Fragrance number 3 by Nikkos-Oskol

Here’s a fragrance to get excited about if you like things a little off the beaten track but not a challenge to wear all day like some of the more unusual perfumes can be. Based around notes which are technically edible, this fragrance never strays into sickly sweet gourmand territory. It could, quite easily, have smelled like Christmas, and yet it manages to neatly sidestep that little pitfall and retain relevance outside the festive season. This is Fragrance number 3 by Nikkos-Oskol.

Listed notes

Pepper, nutmeg, ginger, violet, lavender, wormwood, cedar, vetiver, pine and sandalwood.

The brand

Nikkos-Oskol are a Russian brand available exclusively in the UK at Bloom Perfumery, London. We’ve already reviewed Fragrance number 21, Fragrance number 7 and Fragrance number 13.

What makes Nikkos-Oskol different to regular perfumes is that they have no alcohol in them whatsoever. The alcohol has been replaced by oils and distilled water instead. These oil-based fragrances moisturise the skin instead of drying it as alcohol can, and they are good for people who have sensitive skin and who may otherwise be unable to wear perfume.

The other great thing about this company is that they have a significant range to choose from. Bloom’s website lists around 12 different fragrances, and Nikkos-Oskol’s own website shows around 20. They’re handmade in small batches and the company controls everything from sourcing materials to sealing the bottles.

Top notes

Fragrance number 3 is a really interesting scent to experience. Due to the oil-based formula, it wears slower than alcohol based perfumes can. By that we mean that rather than the top notes dissipating within a few seconds to minutes, they last slightly longer – well into minutes in length. This gives the impression that the perfume is unfurling more slowly than it can do with an alcohol base.

The other elements of interest are the notes that it begins with. The perfume takes a few moments to warm on the skin, and the initial wafts that you get from it are dry and spicy: ginger, nutmeg, cloves and a raisin type sticky sweetness. It’s reminiscent very much of a clove studded orange slowly drying out in the fruit bowl long after Christmas has finished. It’s very pleasant and warming and although the spices do have the potential to evoke memories of Christmases past, the fragrance manages to sidestep the festive season by the inclusion of pepper notes, slightly later in the top. These give an earthy grounding and just keep the perfume the right side of Advent. They make it clear that this is a spicy scent rather than a Christmassy one.

Heart notes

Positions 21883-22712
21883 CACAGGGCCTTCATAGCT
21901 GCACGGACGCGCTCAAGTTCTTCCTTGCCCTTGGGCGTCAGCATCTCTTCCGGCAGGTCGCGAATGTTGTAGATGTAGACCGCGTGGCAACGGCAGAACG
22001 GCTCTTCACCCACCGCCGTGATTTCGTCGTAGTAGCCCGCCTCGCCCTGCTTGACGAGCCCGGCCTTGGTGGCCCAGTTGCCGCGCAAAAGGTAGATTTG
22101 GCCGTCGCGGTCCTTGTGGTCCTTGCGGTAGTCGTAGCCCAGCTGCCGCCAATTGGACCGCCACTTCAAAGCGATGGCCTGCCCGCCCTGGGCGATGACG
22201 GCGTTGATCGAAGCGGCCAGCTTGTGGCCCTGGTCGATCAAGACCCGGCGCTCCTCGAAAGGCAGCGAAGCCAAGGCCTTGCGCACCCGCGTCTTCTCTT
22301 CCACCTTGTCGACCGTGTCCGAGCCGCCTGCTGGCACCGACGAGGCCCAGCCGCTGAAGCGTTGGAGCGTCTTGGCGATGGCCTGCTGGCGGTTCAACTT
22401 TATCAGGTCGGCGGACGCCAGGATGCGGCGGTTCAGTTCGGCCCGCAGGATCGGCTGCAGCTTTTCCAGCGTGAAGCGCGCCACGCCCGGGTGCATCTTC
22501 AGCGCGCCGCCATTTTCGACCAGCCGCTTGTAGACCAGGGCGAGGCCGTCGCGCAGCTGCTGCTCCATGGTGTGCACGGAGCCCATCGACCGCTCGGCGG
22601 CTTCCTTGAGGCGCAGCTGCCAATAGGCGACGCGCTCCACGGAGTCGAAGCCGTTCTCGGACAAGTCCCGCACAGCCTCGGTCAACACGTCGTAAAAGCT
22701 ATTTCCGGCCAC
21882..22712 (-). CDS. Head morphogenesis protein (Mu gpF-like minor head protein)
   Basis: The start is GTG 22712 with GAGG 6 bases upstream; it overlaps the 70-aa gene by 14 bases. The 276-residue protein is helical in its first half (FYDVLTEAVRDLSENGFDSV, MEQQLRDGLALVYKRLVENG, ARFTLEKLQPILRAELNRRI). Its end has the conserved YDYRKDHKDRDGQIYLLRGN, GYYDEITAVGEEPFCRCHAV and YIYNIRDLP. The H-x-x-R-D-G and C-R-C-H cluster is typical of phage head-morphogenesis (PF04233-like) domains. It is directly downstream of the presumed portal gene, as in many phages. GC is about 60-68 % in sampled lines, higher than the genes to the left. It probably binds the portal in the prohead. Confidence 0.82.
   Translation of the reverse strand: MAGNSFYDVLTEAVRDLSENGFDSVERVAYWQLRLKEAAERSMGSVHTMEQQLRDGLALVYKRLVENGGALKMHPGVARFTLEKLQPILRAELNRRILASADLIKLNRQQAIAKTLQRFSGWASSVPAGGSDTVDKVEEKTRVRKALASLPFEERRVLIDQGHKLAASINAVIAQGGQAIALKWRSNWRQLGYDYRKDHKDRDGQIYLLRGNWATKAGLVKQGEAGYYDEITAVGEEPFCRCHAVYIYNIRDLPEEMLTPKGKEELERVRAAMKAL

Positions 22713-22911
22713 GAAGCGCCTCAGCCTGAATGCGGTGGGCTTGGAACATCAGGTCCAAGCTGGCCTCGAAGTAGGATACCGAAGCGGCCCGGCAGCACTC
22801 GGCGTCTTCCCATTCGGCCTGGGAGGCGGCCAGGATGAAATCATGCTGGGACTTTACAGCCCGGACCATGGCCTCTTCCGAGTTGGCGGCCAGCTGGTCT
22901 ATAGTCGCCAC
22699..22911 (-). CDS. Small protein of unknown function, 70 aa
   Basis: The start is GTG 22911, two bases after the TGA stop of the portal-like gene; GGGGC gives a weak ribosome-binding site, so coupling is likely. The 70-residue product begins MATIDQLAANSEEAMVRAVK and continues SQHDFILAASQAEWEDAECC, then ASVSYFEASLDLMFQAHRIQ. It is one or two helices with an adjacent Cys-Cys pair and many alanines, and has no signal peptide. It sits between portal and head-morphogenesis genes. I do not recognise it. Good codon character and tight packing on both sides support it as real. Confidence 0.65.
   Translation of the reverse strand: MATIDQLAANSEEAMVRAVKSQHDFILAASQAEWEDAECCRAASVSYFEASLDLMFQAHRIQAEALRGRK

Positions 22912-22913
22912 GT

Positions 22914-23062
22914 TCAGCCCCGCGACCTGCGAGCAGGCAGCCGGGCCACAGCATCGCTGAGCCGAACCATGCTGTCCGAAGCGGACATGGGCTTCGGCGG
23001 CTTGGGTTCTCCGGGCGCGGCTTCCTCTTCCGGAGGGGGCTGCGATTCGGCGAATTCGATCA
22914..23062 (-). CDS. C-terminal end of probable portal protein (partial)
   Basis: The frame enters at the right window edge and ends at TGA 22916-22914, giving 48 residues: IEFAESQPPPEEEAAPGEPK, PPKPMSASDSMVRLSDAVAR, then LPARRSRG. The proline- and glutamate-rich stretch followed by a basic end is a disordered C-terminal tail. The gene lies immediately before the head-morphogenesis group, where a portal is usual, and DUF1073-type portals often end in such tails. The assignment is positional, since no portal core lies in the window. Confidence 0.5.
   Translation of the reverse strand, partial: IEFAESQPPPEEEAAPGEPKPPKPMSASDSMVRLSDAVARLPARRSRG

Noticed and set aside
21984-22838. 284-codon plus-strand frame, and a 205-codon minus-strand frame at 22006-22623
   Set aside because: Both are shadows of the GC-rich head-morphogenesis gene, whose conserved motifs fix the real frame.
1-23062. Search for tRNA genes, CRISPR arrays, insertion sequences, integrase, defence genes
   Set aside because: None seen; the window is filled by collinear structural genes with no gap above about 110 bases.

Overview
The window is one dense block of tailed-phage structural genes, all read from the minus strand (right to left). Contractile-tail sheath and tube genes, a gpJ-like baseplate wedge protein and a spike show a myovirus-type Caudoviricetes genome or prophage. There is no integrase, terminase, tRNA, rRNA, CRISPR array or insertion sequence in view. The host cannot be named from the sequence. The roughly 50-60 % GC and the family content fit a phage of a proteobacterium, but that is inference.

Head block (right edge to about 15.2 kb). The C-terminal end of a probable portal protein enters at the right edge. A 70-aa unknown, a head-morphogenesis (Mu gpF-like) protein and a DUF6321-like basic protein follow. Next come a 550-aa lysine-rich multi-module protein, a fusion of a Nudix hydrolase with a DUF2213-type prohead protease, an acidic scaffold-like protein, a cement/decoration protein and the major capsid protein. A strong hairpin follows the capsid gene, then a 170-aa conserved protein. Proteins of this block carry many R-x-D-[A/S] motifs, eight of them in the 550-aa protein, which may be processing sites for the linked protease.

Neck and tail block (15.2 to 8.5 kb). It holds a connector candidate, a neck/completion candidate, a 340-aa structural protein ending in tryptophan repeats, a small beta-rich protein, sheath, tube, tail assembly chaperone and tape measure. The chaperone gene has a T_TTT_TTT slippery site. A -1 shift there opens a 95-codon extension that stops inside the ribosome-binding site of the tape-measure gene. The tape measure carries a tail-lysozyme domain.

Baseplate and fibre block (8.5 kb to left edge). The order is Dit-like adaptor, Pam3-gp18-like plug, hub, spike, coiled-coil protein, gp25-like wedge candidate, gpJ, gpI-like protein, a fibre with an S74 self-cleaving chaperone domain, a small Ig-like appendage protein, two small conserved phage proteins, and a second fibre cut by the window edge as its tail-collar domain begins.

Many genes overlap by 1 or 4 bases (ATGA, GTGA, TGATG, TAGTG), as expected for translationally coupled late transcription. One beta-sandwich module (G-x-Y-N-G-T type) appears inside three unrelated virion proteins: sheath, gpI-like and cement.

Slowly, slowly the fragrance unfurls and a sweetness tiptoes into the bouquet. Very pleasant indeed, it starts off with that dried fruit unctuousness and transforms into a gorgeous soapy lavender. The use of lavender here is very clever: it bridges that divide between spiced and floral really neatly, having a foot in both camps. The result is a perfume which draws you through its notes rather than having them butt against each other.

Lavender gives the fragrance a nice clean edge as the spices retreat a little. This isn’t a cloying perfume at all, which is really nice as it could quite easily have been. It’s composed of dense, heavily scented ingredients but they are used skilfully to invigorate rather than dampen down. It’s not what we would necessarily describe as an energetic perfume, but it is strong and self-assured. This isn’t a sheepdog of a fragrance tearing about in all directions, instead it’s solid, slower, but confident in where it’s heading. Steadfast rather than crazy.

Base notes

Whispers of pine wood creep through into the base of Fragrance number 3, but the perfume retains its herbal qualities throughout. It also remains fairly aromatic right to the end, with touches of the bitterness of the wormwood sneaking in too. This is a green, twiggy and slightly spicy note that is reminiscent of the dry forest floor and of roots dug up and left to dry out in the air. The bitterness isn’t the kind that comes with decay, however, instead it’s also quite invigorating and enlivening, countering the sweetness that we had earlier on very nicely.

If a criticism needs making of this fragrance it is that the base isn’t quite as bold as the top and heart notes and it sort of whimpers away once it’s been on a few hours. Given the punch that it packs initially, this is a little surprising but it’s really not the end of the world for an otherwise interesting wear.

The other stuff

The longevity of all the Nikkos-Oskol perfumes we have tried so far has been excellent, this one wears slightly shorter than the others we have tried but is nevertheless an all-day stayer without the need for reapplication.

The projection, or sillage, of the scent is quite low (this is the cloud of fragrance that surrounds you when you are wearing the scent, and how apparent that is to others). It’s an intimate fragrance that you would need to get quite close to someone to tell that they were wearing. That said, the fragrance oils really seem to meld with and penetrate the skin so much so that if you wore it often it seems as if it would radiate from your pores with a delightful hum.

In terms of the gender bias of this perfume, for us it felt as if it sat more into the male end of the spectrum due to the spicy and earthy qualities. That said, because it’s not a ‘shouty’ perfume it could quite easily and comfortably be worn by anyone with a penchant for lavender and spices.

Fragrance number 3 is available from Bloom Perfumery, London, who very kindly provided us with a sample of this for testing. It is priced at £59 for 15ml extrait in oil, or £98 for 35ml EDT in oil. Remember though that you need much less of the oil based scents go for go than you do for an alcohol based spray so it’s not as expensive as it first appears.

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